The dinosaurs of Mid-America Science Museum shined on despite rainy skies Friday night for the opening of the second annual Dino-Lites.
Thirteen local nonprofits, organizations and businesses have decorated the dinosaurs located along the Oaklawn Foundation DinoTrek trail outside the museum to create the special holiday light display.
The event was kicked off for a second year by Hot Springs Mayor Pat McCabe, who originally pitched the idea of Dino-Lites to the museum.
With a dinosaur named Tee Wrexx standing nearby, McCabe flipped the switch to light up the trail. After the ceremony, McCabe told The Sentinel-Record that he is happy with how the event has grown since he came up with the idea.
"I think it continues to build on itself," McCabe said, adding that he saw more families at this year's event compared to last year's. He also said that Dino-Lites had a good age mix in the crowd.
Jim Miller, director of marketing at the museum, agreed with McCabe about the increased crowd size. Miller said that even though it was raining, more people turned out for the event.
Also happy with the event was the museum's executive director, Diane LaFollette. "We're thrilled to have community participation," she said. She also noted that last year's Dino-Lites caused an increase in the number of visitors to the museum.
Noreen Killen, chief operations officer of the museum, said that the dinosaurs got so popular last year that this year's participants "stepped up their game."
The groups have dressed up the dinosaurs in all sorts of costumes and covered them in lights. One of the dinosaurs was decorated by The Practice Field. Rich Thompson helped decorate their dinosaur, a stegosaurus. He said that over the past two weeks he and his wife, Ashley Thompson, have made numerous trips to the museum to work on the stegosaurus, which they dressed up like a baseball player.
Ashley Thompson also worked on a different dinosaur for Ouachita Children, Youth and Family Services. They created a shelter for that dinosaur, to show "we always have room for those in need" at the Ouachita center.
Both Thompsons said that decorating the dinosaurs was a fun experience.
Helping with the Ouachita center's dinosaur was Anthony Tidwell. While entering the DinoTrek, Tidwell said that he loves events like this that help out the community.
"Not every day you get the chance to decorate a dinosaur," he added.
Zimmer Electrical Inc. decorated two dinosaurs attacking another dinosaur. Tosha Helms, the company's office manager, said that the company originally installed the lights on the DinoTrek when it opened. She also said that one of their employees, Johnathan Parker, died recently, so the exhibit is in memory of him.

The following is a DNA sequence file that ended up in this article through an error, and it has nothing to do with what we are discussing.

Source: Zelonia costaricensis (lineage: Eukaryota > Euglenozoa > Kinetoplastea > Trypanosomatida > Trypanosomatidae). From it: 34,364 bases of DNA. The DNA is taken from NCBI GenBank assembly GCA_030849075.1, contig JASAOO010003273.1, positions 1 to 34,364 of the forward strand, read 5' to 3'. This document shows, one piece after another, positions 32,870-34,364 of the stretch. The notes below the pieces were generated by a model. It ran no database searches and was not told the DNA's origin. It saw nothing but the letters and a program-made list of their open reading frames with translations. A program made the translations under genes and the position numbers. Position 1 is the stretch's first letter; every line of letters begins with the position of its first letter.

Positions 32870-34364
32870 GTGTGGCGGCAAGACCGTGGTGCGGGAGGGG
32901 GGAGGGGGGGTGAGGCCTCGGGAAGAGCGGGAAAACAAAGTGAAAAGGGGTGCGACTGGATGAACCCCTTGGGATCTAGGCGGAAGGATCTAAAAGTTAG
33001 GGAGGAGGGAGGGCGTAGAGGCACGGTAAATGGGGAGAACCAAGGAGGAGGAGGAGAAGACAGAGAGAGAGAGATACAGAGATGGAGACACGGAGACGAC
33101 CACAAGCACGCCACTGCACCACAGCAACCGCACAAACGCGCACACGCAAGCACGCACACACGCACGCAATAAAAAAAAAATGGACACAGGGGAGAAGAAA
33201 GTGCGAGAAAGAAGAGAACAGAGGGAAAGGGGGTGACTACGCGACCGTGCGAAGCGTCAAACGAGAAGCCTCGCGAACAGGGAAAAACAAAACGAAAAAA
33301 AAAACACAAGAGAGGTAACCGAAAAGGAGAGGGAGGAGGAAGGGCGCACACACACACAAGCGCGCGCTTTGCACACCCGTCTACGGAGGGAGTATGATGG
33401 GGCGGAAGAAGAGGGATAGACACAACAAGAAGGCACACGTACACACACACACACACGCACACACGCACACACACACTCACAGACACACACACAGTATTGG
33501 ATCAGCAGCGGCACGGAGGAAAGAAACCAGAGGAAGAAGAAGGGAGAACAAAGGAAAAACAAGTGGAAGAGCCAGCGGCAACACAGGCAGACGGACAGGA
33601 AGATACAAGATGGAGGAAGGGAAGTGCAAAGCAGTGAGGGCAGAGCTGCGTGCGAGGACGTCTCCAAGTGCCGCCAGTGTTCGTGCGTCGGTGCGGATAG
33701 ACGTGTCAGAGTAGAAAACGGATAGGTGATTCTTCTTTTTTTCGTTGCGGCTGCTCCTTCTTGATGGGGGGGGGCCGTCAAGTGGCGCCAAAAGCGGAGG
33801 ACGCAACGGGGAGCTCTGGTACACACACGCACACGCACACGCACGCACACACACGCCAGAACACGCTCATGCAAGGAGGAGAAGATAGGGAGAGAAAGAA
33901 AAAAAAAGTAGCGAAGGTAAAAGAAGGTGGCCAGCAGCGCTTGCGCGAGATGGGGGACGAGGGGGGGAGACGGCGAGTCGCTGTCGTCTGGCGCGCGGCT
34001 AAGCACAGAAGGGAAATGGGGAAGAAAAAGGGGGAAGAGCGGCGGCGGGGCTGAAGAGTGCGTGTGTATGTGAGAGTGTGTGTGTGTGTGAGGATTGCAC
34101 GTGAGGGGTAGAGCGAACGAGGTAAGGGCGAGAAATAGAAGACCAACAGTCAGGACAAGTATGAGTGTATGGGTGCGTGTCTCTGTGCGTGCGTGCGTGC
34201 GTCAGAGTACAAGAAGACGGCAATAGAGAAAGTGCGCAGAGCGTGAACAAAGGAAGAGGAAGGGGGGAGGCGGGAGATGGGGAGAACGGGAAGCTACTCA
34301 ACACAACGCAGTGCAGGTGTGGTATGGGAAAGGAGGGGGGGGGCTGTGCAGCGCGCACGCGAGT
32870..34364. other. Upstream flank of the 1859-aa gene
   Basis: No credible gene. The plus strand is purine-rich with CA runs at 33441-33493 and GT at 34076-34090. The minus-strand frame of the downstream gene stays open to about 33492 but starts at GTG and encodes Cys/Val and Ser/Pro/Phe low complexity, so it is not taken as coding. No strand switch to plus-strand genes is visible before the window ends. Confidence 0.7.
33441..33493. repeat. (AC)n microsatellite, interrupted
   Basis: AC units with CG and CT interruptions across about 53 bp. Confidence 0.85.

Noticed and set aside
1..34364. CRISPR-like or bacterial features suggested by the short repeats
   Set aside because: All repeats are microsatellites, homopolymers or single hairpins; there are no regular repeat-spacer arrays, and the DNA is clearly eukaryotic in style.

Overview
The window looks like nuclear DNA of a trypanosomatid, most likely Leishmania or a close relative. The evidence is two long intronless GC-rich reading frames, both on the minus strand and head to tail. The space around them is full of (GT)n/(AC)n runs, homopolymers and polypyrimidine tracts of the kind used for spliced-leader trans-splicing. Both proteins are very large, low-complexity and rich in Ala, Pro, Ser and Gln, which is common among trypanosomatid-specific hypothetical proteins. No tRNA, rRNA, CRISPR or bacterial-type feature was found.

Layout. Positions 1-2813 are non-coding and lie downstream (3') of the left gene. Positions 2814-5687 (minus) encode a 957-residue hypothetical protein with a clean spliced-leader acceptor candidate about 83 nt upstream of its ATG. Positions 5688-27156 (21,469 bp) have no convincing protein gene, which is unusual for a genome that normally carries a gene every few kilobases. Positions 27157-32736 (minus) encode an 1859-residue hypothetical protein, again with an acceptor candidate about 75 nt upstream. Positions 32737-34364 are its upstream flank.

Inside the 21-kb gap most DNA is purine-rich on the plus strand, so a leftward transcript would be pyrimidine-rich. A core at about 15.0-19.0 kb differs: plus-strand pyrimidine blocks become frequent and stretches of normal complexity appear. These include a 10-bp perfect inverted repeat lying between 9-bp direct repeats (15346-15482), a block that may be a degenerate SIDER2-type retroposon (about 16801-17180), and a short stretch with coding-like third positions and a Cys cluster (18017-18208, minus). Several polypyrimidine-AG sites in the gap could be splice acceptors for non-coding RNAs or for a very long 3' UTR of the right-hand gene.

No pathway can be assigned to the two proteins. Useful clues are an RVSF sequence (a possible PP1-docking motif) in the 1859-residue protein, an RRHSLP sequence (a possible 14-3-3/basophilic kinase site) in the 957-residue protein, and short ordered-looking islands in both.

Another team that participated this year was Will's Cinnamon Shop. Katie and William Byrd, and their daughter, Kelli Brezonick, attended Friday's lighting ceremony.
When asked why they participated, Katie Byrd said, "I love dinosaurs and it sounded really fun." William Byrd agreed, saying "It was a really cool idea; we were hoping for the T-Rex," referring to their dinosaur, a Tyrannosaurus Rex. William Byrd said they spend around six hours decorating it.
Several dinosaur decorating teams who participated last year returned for this year's display, including Garland County Habitat for Humanity. Anne Quinn, director of operations, said that both times they have participated they have decorated a dinosaur to look like it is helping build a Habitat for Humanity home. This year, their dinosaur is framing a house.
"I am a big fan of Mid-America," Quinn said. She added that multiple nonprofits being able to help each other like this is a good thing.
Dino-Lites is open every Friday and Saturday from 5-7 p.m. until the end of the year. Visitors get to vote for their favorite dinosaur decoration by putting a plastic gold coin in a tube representing which dinosaur they liked the best. By the end of the opening night, the Zimmer Electrical Inc. dinosaur was winning.
The rest of the museum will also be open during those hours. Miller said that being able to experience the museum at night is also a treat for guests, since it is normally closed at night.
The museum is a "special place at night," Miller said.Local on 12/02/2019
Print Headline: Dino-Lites draws larger crowd despite rain